Thursday, July 12, 2012
I felt that slight flutter of panic when I awoke this morning--assaulted by that feeling that there were things I hadn't quite finished doing in time for my departure tomorrow. After a quick breakfast based mainly on leftover scraps of bread and preserves, Llew and I left with our friend Cynthia and went straight to Marks & Spencer on the Champs-Elysses to run an errand for our friend Sylvia. It was also a chance for us to take Cynthia to the festive avenue as Paris got ready to celebrate Bastille Day.
Shopping on the Champs-Elysses:
One short ride on the metro later with a stop at George V ("George Le Cinq"), we were striding along the Avenue that was beautifully strewn with bleu, blanc and rouges banners in readiness for the Quatorze Juilliet festivities. At Marks and Sparks, we found the Battenburg Cake we were seeking and with several bars in our bags (some to take back to India), we set off on our next errand:
Visit to the Church of the Miraculous Medal:
Almost every Indian and Pakistani Catholic in Paris seems to know the Church of the Miraculous Medal on Rue de Bac. Cynthia was keen to pay a visit there and within a short time, we were inside the beautiful church with its heavenly blue altar and its mosaic work. Although it was a weekday, the 12 noon mass was just about to begin and the church was filling fast. We made our visit, went into the shop to buy a few of the medals that are very efficacious in case of sickness and left the church.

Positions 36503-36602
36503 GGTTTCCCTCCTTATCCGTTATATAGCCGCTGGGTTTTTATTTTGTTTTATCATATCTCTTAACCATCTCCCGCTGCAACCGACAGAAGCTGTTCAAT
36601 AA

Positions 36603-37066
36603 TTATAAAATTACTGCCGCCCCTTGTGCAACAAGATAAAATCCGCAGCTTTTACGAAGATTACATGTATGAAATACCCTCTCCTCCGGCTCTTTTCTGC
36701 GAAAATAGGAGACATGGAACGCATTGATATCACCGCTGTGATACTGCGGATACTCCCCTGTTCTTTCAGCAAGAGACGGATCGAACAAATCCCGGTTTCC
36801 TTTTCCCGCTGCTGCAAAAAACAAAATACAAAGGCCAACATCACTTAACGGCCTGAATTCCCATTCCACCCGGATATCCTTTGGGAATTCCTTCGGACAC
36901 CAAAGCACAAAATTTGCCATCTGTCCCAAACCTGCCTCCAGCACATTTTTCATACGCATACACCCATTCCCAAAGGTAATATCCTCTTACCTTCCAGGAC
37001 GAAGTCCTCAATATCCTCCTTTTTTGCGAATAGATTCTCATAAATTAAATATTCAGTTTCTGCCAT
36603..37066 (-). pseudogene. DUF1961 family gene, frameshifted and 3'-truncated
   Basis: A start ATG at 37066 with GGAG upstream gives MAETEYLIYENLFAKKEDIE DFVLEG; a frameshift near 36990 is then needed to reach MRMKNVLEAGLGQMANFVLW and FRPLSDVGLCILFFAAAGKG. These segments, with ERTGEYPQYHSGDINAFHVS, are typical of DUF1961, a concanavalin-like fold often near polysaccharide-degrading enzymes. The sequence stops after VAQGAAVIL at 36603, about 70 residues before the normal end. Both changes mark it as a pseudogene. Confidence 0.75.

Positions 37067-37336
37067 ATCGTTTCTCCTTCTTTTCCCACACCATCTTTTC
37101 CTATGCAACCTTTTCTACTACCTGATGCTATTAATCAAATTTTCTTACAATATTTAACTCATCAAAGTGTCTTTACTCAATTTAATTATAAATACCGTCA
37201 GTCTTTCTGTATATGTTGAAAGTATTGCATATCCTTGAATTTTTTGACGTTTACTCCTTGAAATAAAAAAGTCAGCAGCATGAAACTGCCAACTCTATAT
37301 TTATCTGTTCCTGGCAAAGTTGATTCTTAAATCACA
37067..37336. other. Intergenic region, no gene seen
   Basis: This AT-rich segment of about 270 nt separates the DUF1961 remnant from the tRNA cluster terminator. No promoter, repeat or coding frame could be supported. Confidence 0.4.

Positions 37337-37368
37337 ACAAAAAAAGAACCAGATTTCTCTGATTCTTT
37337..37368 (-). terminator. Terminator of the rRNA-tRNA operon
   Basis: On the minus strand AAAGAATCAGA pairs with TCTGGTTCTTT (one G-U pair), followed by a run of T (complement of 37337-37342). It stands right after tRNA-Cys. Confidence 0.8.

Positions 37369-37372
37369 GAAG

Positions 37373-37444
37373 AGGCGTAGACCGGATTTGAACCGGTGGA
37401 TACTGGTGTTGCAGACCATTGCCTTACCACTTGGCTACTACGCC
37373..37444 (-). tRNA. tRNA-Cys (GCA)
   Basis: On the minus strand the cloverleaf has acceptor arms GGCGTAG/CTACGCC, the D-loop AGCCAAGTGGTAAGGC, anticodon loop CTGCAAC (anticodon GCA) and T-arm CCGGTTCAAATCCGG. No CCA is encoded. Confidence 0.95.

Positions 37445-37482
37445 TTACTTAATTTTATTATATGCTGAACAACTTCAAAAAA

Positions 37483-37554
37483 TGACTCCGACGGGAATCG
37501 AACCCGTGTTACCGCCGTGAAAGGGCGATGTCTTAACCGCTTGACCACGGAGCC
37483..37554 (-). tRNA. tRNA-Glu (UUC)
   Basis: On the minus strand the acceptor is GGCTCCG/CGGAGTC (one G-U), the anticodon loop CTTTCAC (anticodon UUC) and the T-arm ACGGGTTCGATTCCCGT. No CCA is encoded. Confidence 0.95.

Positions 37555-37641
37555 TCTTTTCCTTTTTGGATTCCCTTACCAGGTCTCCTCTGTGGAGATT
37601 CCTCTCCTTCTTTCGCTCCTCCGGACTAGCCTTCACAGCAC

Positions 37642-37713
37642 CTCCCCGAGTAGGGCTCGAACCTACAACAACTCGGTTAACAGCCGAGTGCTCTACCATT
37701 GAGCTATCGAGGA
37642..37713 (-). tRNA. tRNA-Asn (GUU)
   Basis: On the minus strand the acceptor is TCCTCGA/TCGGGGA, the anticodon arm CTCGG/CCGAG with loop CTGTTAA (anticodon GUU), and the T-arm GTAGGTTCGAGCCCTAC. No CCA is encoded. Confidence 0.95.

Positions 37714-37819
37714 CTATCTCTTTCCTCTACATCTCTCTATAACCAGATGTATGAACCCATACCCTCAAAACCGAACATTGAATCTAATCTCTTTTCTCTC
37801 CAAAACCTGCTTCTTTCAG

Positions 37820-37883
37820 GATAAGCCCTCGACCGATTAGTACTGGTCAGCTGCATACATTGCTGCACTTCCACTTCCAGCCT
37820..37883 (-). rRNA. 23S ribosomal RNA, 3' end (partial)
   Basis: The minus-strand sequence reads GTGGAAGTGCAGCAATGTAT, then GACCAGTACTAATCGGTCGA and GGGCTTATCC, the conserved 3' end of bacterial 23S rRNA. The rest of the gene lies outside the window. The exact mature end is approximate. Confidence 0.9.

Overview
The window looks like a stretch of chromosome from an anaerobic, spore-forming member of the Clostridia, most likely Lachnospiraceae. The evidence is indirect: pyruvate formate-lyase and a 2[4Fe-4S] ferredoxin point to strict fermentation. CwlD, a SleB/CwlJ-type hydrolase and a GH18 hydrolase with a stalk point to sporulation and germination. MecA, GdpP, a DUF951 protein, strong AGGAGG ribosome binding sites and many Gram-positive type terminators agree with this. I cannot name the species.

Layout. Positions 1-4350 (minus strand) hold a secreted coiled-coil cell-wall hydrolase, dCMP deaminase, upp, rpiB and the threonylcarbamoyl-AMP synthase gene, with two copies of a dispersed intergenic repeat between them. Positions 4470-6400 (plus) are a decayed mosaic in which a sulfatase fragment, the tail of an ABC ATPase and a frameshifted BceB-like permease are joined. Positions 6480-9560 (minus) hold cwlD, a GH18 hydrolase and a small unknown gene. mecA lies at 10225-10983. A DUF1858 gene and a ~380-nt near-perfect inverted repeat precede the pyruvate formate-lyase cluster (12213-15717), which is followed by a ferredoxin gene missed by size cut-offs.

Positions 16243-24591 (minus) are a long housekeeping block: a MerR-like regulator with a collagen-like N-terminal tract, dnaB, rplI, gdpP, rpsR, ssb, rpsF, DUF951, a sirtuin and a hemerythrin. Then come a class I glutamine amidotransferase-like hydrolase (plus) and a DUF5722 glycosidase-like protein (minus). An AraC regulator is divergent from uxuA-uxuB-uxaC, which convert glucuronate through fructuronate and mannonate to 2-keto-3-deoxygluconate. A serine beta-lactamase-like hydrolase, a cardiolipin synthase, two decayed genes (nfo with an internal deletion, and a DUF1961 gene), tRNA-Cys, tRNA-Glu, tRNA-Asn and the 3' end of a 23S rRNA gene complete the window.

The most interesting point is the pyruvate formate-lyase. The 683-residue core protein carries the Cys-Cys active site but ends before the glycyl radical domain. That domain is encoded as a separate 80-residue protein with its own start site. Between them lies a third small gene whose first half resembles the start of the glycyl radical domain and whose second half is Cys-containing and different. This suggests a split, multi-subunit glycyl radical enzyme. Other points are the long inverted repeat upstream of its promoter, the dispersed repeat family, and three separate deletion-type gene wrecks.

Bountiful Le Bon Marche:
Since Le Bon Marche, Paris's snazzy department store, was just around the corner, we went in there so I could show them the beautiful Le Corbusier furniture in the lobby. Since Le Grande Epicerie is just across the road, we went in there to buy sandwiches for our lunch. Cynthia decided to buy us dessert, so at the pastry counter we indulged in chocolate pastries, Paris' famous Opera pastry (named after the Opera building by Charles Garnier) and a mini box of macarons. With all this dietary induglence, I can see myself going on a strict diet when I return to Bombay. God knows I have piled on the Parisian pounds. And God alone knows how or why French women do not get fat. It has to be their staple diet: cigarettes and cafeine in all the coffee they guzzle.